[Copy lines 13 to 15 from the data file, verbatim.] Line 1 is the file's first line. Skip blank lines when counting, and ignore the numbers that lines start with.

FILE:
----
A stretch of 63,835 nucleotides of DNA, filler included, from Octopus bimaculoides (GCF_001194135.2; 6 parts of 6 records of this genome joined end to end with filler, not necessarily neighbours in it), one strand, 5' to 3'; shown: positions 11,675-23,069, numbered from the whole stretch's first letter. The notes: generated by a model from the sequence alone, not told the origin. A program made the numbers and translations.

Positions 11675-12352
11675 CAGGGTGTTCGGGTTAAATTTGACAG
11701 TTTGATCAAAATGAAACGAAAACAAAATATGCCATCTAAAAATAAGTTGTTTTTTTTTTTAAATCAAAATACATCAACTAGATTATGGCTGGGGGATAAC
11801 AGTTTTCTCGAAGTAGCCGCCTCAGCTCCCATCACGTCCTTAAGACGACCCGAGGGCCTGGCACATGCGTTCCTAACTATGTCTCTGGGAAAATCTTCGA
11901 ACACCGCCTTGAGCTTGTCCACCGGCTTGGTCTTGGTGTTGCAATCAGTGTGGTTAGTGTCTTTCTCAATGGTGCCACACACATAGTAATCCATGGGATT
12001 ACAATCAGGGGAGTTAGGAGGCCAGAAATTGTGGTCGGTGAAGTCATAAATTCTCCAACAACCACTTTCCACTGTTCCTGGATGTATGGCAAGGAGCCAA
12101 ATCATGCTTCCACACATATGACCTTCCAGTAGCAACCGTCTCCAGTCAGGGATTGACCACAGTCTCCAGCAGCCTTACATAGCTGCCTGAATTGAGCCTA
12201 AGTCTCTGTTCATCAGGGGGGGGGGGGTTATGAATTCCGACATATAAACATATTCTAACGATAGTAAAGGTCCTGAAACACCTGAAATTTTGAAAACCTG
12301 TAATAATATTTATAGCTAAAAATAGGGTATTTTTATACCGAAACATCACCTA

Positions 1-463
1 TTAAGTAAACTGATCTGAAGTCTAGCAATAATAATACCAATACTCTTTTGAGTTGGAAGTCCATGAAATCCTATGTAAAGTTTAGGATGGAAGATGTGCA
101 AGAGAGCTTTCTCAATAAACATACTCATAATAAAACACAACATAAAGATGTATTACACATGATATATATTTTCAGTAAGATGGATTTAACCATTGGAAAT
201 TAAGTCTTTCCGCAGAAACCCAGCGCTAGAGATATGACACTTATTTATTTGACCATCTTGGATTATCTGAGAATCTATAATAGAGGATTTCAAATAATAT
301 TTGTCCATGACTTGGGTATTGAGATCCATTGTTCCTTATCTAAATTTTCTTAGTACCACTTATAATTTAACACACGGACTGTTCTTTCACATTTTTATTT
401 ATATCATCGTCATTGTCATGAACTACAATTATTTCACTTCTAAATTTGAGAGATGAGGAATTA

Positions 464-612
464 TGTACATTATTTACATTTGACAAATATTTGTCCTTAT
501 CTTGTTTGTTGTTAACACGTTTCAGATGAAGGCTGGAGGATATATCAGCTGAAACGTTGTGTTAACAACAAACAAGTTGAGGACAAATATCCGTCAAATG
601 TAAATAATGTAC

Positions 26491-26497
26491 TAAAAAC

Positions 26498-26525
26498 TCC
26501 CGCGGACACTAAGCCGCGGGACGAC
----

101 AGAGAGCTTTCTCAATAAACATACTCATAATAAAACACAACATAAAGATGTATTACACATGATATATATTTTCAGTAAGATGGATTTAACCATTGGAAAT
201 TAAGTCTTTCCGCAGAAACCCAGCGCTAGAGATATGACACTTATTTATTTGACCATCTTGGATTATCTGAGAATCTATAATAGAGGATTTCAAATAATAT
301 TTGTCCATGACTTGGGTATTGAGATCCATTGTTCCTTATCTAAATTTTCTTAGTACCACTTATAATTTAACACACGGACTGTTCTTTCACATTTTTATTT